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john davies
notes from a small vicar
from a parish
in Liverpool, UK

    Wednesday, March 14, 2007
    Dare to Love - dancing in the face of the evidence
    This week, in preparation for a discussion tomorrow, I've been spending time with James Alison's scintillating essay Worship in a violent world, extracted here:

    Some people of course, do not accept that the coming down of the wall means that the beast is dead. They want to say: no, that's a temporary blip, and we're in charge here. So they turn up grunting and shouting and bullying to try and make it look as though nothing has changed. But it has, and even they are losing faith in the old order. Part of the celebration may be learning to help the apparatchiks of the old order discover themselves a place in the new one. Giving them a soft landing: something the old order, built on revenge and triumph over enemies, couldn't possibly understand. While they're around, of course, your celebration will look like, and be made to look like, dancing in the face of the evidence. And that is what True worship implies: the beginning of the celebration of a new regime even while the old regime hasn't yet grasped the news of its own fall. One of the things which really tickles me, in my own Church, is beginning to celebrate the good news of gay people, just as we are, finding that we really are at the party, and having to be quite gentle with the border guards of the old regime who haven't yet been able to admit that the wall coming down wasn't simply something which happened between Jews and Gentiles long ago, but it just keeps on coming down wherever the apparatchiks try to patch it up and make some people pure and some impure.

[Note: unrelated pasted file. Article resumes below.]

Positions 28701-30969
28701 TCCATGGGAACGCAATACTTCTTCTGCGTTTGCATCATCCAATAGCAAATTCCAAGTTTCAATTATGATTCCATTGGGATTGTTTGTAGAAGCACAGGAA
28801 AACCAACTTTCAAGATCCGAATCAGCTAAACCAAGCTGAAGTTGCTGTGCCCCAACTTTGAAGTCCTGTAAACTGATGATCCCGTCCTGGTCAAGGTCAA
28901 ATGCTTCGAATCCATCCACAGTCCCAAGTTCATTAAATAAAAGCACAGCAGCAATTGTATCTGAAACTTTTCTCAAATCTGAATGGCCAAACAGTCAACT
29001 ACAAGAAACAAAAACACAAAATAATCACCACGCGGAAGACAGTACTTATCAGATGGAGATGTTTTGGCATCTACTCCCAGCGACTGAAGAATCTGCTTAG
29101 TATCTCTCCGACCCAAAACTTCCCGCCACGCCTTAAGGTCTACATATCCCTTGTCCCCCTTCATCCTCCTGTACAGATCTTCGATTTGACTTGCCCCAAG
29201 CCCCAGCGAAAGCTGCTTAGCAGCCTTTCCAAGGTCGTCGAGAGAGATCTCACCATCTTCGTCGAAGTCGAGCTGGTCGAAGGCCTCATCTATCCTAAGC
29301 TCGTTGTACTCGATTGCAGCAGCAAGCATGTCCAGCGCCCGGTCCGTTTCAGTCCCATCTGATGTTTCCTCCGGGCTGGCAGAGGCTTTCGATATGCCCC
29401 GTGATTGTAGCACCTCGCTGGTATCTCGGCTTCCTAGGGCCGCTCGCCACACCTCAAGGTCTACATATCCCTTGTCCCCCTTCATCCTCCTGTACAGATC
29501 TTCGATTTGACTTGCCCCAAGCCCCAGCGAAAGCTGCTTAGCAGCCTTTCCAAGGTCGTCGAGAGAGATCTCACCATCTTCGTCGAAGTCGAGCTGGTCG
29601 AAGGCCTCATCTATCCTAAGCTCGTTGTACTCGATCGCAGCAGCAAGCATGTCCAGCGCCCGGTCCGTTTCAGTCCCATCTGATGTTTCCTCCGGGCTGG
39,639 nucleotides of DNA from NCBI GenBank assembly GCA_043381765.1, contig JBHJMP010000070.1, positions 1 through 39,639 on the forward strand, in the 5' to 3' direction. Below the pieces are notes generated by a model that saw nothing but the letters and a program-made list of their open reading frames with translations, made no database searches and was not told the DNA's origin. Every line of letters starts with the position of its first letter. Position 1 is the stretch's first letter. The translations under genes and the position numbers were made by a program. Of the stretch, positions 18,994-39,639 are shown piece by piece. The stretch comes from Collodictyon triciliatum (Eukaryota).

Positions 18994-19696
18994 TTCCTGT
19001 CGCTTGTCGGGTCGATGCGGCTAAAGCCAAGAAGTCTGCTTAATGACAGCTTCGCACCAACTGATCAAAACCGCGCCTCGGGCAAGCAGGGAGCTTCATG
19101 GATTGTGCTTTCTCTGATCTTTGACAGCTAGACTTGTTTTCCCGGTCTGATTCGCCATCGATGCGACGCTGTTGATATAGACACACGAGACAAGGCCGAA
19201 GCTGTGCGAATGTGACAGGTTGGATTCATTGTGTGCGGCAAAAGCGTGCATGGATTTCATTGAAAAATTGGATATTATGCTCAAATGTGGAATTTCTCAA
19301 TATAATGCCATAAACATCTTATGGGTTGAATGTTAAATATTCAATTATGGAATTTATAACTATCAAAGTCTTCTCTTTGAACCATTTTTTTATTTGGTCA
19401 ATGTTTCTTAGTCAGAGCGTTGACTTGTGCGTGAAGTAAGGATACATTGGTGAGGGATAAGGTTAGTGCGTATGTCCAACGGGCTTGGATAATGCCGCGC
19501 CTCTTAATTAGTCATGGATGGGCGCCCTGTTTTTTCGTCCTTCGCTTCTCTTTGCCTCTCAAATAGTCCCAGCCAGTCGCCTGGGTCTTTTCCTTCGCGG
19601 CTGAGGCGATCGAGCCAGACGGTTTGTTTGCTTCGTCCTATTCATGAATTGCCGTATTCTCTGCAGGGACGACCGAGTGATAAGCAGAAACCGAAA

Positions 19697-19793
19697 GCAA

In recent weeks we've been supporting the development of a play by a local writer who has suffered for years through her Church's rejection of her sexuality. Same Church as the one which stripped Alison of his priesthood some time ago. Dare to Love is about the walls coming down in the life of a devout priest who finds love in a relationship with a committed Christian transvestite member of his congregation.

    Anticipating its debut - in one of our church halls, today - has been an anxiety; hysterical local newspaper reports haven't exactly helped. But the sensitive handling of the material by the actors, the sense of fun included, the celebration of faith at the heart of the play, and the greatly encouraging and supportive post-production audience discussion, were a joyous surprise which took me away from gloomily anticipating hassle over this project (which we believe in) to the realisation that even if there is hassle to come, that would only confirm that Dare to Love is a fine and powerful expression of what it looks like to be dancing in the face of the evidence.